• 80%

    Collecting and organising information

    Compiling, coding, categorizing, calculating, tabulating, auditing, or checking information or data.

  • 78%

    Making sense of information and ideas

    Looking at, working with, and understanding data or information.

  • 77%

    Documenting or recording information

    Entering, transcribing, recording, storing, or maintaining information in written or electronic/magnetic form.

  • 77%

    Building good relationships

    Building good working relationships and keeping them over time.

  • 74%

    Monitoring people, processes and things

    Checking objects, actions, or events, and keeping an eye out for problems.

  • 70%

    Giving expert advice

    Providing guidance and expert advice to management or other groups.

  • 70%

    Explaining things to people

    Helping people to understand and use information.

  • 68%

    Training and teaching others

    Understanding the needs of others, developing training programs, and teaching or instructing.

  • 67%

    Working with the public

    Greeting or serving customers, clients or guests, and public speaking or performing.

  • 67%

    Thinking creatively

    Using your own ideas for developing, designing, or creating something new.

  • 66%

    Scheduling work and activities

    Working out the timing of events, programs, and activities, as well as the work of others.

  • 65%

    Planning and prioritising work

    Deciding on goals and putting together a detailed plan to get the work done.

  • 65%

    Communicating within a team

    Giving information to co-workers by telephone, in writing, or in person.

  • 62%

    Assessing and evaluating things

    Working out the value, importance, or quality of things, services or people.

  • 62%

    Checking compliance with standards

    Deciding whether events or processes comply with laws, regulations, or standards.


Interests and demands

Learn about the daily activities, and physical and social demands faced by workers. Explore the values and work styles that workers rate as most important.

Interests

Interests are the style or type of work we prefer to do. All interest areas are shown below.

  • 90%

    Analytical

    Ideas and thinking. Searching for facts and figuring out problems in your head.

  • 81%

    Practical

    Practical, hands-on work. Often with plants and animals, or materials like wood, tools, and machinery.

  • 71%

    Helping

    Working with people. Helping or providing service to others.

  • 43%

    Enterprising

    Starting up and carrying out projects. Leading people and making many decisions. Sometimes require risk taking and often deal with business.

  • 38%

    Administrative

    Following set procedures and routines. Working with numbers and details more than with ideas, usually following rules.

  • 33%

    Creative

    Working with forms, designs and patterns. Often need self-expression and can be done without following rules.


Values

Work values are important to a person’s feeling of satisfaction. All six values are shown below.
  • 95%

    Achievement

    Results oriented. Workers are able to use their strongest abilities, giving them a feeling of accomplishment.

  • 95%

    Recognition

    Advancement and the potential to lead. Workers are recognised for the work that they do, they may give directions and instructions to others, and they are looked up to in their company and their community.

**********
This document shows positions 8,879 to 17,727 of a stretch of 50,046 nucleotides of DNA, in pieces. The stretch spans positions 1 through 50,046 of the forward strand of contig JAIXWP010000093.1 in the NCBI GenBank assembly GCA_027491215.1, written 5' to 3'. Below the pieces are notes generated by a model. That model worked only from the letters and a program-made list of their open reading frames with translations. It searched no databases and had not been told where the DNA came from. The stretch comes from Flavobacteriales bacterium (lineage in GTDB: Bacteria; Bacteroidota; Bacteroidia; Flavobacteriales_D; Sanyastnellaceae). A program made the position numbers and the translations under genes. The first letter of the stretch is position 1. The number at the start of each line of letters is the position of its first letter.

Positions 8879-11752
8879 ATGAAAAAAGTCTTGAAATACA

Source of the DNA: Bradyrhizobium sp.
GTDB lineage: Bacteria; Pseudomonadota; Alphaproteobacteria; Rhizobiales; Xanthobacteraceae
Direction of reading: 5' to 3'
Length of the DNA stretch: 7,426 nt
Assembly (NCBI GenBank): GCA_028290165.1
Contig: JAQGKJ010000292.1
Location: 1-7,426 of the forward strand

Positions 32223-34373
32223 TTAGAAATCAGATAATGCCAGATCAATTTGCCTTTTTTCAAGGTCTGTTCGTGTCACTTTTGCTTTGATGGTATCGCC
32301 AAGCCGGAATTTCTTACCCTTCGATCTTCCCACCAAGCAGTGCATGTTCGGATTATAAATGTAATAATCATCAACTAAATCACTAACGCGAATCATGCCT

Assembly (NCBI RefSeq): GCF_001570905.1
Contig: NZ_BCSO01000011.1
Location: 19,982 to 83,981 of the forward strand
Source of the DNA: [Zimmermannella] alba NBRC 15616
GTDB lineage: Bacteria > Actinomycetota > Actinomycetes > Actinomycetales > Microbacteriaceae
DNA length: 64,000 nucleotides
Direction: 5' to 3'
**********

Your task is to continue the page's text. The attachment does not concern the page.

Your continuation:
• 90%

    Independence

    Work alone and make decisions. Workers are able to try out their own ideas, make decisions on their own, and work with little or no supervision.

  • 88%

    Working conditions

    Job security and good working conditions. There is usually a steady flow of interesting work, and the pay and conditions are generally good.

  • 86%

    Relationships

    Serve and work with others. Workers usually get along well with each other, do things to help other people, and are rarely pressured to do things that go against their sense of right and wrong.

  • 81%

    Support

    Supportive management that stands behind employees. Workers are treated fairly by their company, they are supported by management, and have supervisors who train them well.


Demands

The physical and social demands that workers face most often are shown below:
  • 99%

    Being exact or accurate

    Be very exact or highly accurate.

  • 98%

    Face-to-face discussions

    Talk with people face-to-face.

  • 98%

    Physically close to people

    Work physically close to other people.

  • 97%

    Telephone

    Talk on the telephone.

  • 97%

    Freedom to make decisions

    Have freedom to make decision on your own.

  • 95%

    Indoors, heat controlled

    Work indoors with access to heating or cooling.

  • 95%

    Contact with people

    Have contact with people by telephone, face-to-face, or any other way.

  • 94%

    Teamwork

    Work with people in a group or team.

  • 94%

    Frequent decision making

    Frequently make decisions that impact other people.

  • 94%

    Impact of decisions

    Make decisions that have a large impact on other people.

  • 93%

    Consequence of error

    Work where mistakes have serious consequences.

  • 93%

    Unstructured work

    Have freedom to decide on tasks, priorities, and goals.

  • 90%

    Lead or coordinate a team

    Lead others to do work activities.

  • 89%

    Disease or infection

    Be exposed to disease or infections.

  • 88%

    Responsible for outcomes

    Take responsibility for the results of other people's work.

  • 87%

    Contact with the public

    Work with customers or the public.

  • 86%

    Time pressure

    Work to strict deadlines.

  • 85%

    Using your hands to handle, control, or feel

    Spend time using your hands to handle, control, or feel objects, tools or controls.

  • 84%

    Spend time standing

    Spend time standing at work.

  • 83%

    Competition

    Compete with others, or be aware of competitive pressures.

Occupational Information Network
O*NET is a trademark of the U.S. Department of Labor, Employment and Training Administration.
The skills and importance ratings on this page are derived from the US Department of Labor O*NET Database Version 21.2, 29-1067.00 - Surgeons.